"Jaimee, we want to assure you that we read our patient reviews and take all feedback very seriously. Due to HIPAA guidelines, we are unable to comment on your feedback specifically. However, we would like to communicate our practice appointment protocol, as we discuss this with all of our patients when they visit our office. We truly appreciate the time our patients take out of their busy days to schedule an appointment at XX Dental. Because we have lots of patients who would like to come in sooner than we might be able to accommodate them, every appointment on our schedule is an important one - for our team and our patients. We ask all patients to cancel their appointments at least 24 hours in advance so that we may have time to fill that time with another patient who needs to be seen. As stated on our website and in our patient forms, if, after two missed appointments or two cancellations within a 24-hour window of the appointments, we may assess a fee of $35 to hold the next scheduled appointment. This fee will be applied to the patient's appointment at the time of service. We understand that emergencies happen, and sometimes missing an appointment simply can not be avoided. That is why we allow for one or two missed appointments before charging. Jaimee, if you would like to talk with us about your specific situation, please don't hesitate to call our office at XX."​

This is long, but it communicates everything we want it to do without violating HIPAA. Our experience is that the way companies respond to negative reviews can actually have a more positive impact than a positive review. HIPAA compliance is the key when responding for medical/dental practices, while "humanizing" the dentist, team, and experience is also important. And remember, when in doubt, don't say/write it!
 
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Noelle Leahy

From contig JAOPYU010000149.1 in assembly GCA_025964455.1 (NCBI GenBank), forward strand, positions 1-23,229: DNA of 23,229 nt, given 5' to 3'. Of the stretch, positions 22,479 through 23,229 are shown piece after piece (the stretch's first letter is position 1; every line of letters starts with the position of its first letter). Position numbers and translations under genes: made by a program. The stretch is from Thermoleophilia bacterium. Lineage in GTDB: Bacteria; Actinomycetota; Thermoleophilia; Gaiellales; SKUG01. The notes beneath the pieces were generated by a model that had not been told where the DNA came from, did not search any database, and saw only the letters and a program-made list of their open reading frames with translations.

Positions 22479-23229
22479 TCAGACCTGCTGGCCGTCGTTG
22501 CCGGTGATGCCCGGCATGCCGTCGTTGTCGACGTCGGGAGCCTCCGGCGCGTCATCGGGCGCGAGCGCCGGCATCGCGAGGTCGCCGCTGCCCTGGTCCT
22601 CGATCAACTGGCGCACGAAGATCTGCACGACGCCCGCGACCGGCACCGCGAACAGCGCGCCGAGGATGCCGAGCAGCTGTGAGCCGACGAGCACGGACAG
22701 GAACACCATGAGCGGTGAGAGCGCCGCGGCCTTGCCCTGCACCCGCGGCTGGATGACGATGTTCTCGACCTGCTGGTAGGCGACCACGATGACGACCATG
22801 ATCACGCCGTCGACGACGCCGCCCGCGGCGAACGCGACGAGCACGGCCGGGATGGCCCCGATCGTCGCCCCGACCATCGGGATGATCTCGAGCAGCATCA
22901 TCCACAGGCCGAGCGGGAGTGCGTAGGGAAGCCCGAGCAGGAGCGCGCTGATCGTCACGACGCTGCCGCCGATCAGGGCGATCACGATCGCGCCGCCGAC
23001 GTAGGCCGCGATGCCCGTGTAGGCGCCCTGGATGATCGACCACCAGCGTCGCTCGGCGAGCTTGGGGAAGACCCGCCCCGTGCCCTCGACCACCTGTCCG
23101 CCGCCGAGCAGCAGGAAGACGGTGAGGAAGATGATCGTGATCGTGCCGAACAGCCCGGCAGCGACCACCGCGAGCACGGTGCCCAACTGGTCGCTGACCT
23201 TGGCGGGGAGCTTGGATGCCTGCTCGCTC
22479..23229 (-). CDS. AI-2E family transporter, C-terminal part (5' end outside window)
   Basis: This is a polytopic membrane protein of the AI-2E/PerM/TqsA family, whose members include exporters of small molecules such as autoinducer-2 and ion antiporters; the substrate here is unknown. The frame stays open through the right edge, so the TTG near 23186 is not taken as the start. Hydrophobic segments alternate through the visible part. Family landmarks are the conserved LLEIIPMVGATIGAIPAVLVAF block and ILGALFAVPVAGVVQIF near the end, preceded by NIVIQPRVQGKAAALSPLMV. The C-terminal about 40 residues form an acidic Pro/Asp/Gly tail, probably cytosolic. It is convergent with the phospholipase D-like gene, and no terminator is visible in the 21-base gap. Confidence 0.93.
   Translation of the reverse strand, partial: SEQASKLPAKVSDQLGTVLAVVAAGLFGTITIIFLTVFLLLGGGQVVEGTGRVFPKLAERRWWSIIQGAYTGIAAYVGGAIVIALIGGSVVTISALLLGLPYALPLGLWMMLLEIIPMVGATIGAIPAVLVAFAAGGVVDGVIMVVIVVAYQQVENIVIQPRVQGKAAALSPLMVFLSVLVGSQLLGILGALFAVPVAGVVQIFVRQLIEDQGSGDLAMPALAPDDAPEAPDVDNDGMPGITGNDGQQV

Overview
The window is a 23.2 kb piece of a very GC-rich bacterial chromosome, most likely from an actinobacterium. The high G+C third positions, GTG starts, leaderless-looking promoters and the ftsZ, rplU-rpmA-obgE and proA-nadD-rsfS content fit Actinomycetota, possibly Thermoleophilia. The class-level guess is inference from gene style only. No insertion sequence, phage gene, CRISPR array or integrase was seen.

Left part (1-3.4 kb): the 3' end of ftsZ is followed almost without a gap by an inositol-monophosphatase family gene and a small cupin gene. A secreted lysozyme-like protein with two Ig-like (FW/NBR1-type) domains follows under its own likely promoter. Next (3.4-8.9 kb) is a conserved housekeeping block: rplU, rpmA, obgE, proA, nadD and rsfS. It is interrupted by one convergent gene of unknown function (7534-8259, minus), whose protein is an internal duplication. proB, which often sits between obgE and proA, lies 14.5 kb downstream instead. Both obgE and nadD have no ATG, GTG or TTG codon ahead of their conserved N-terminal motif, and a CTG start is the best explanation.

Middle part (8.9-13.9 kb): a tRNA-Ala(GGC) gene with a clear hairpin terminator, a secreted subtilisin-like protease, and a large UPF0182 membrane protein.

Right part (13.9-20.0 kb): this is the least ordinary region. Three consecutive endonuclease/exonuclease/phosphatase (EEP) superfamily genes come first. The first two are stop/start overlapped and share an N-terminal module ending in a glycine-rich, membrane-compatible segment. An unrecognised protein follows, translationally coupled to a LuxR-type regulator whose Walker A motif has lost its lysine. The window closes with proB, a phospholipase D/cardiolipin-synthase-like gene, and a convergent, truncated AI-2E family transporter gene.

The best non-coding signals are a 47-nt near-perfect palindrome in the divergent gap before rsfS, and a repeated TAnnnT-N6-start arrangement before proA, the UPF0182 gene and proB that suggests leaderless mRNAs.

Member
Joined
Dec 10, 2018
Messages
17
Thanks so much Phil and Kristi for your detailed responses. Initially my concern was GDPR (which doesn't impact US dental clinics) but I think patient confidentiality is more important so your replies are very relevant for me.
 

Cherie Dickey

Local Search Expert
Joined
Jan 30, 2018
Messages
200
Wow...really great responses! My understanding of GDPR specifically is that it has more to do with data collection and how it's used by businesses. However, privacy is always a concern. HIPPA in the US is very strict, so going by those guidelines is always a good idea no matter the country in my opinion.
 

Tony Wang

Member
Joined
Oct 13, 2014
Messages
102
I recall reading some HIPAA "expert" saying you shouldn't even acknowledge that the reviewer was a patient. I thought that was excessive, but I guess if you're a big practice, maybe with many offices, you might want to be super cautious. But by that guideline, I'd bet there are TONS of practices that are non-compliant.
 

brettmandoes

Member
Joined
Nov 2, 2018
Messages
61
Digital Strategist in healthcare here. I've been told our lawyers err on the conservative side and instruct us not to acknowledge whether someone was a patient or not. It makes responding to reviews and social media tricky at best, I'll advised and impossible at worst.
 

Yourname

Member
Joined
Aug 2, 2016
Messages
36
Digital Strategist in healthcare here. I've been told our lawyers err on the conservative side and instruct us not to acknowledge whether someone was a patient or not. It makes responding to reviews and social media tricky at best, I'll advised and impossible at worst.
That sucks. People have a free card to say whatever they want, competitors will also have a free run and all the business can do is "Thanks for your feedback!"?
 

brettmandoes

Member
Joined
Nov 2, 2018
Messages
61
That sucks. People have a free card to say whatever they want, competitors will also have a free run and all the business can do is "Thanks for your feedback!"?
Not every organization interprets the law this conservatively, but ours does. I personally think it's too strict, but you won't catch me arguing with lawyers, even if it violates common sense.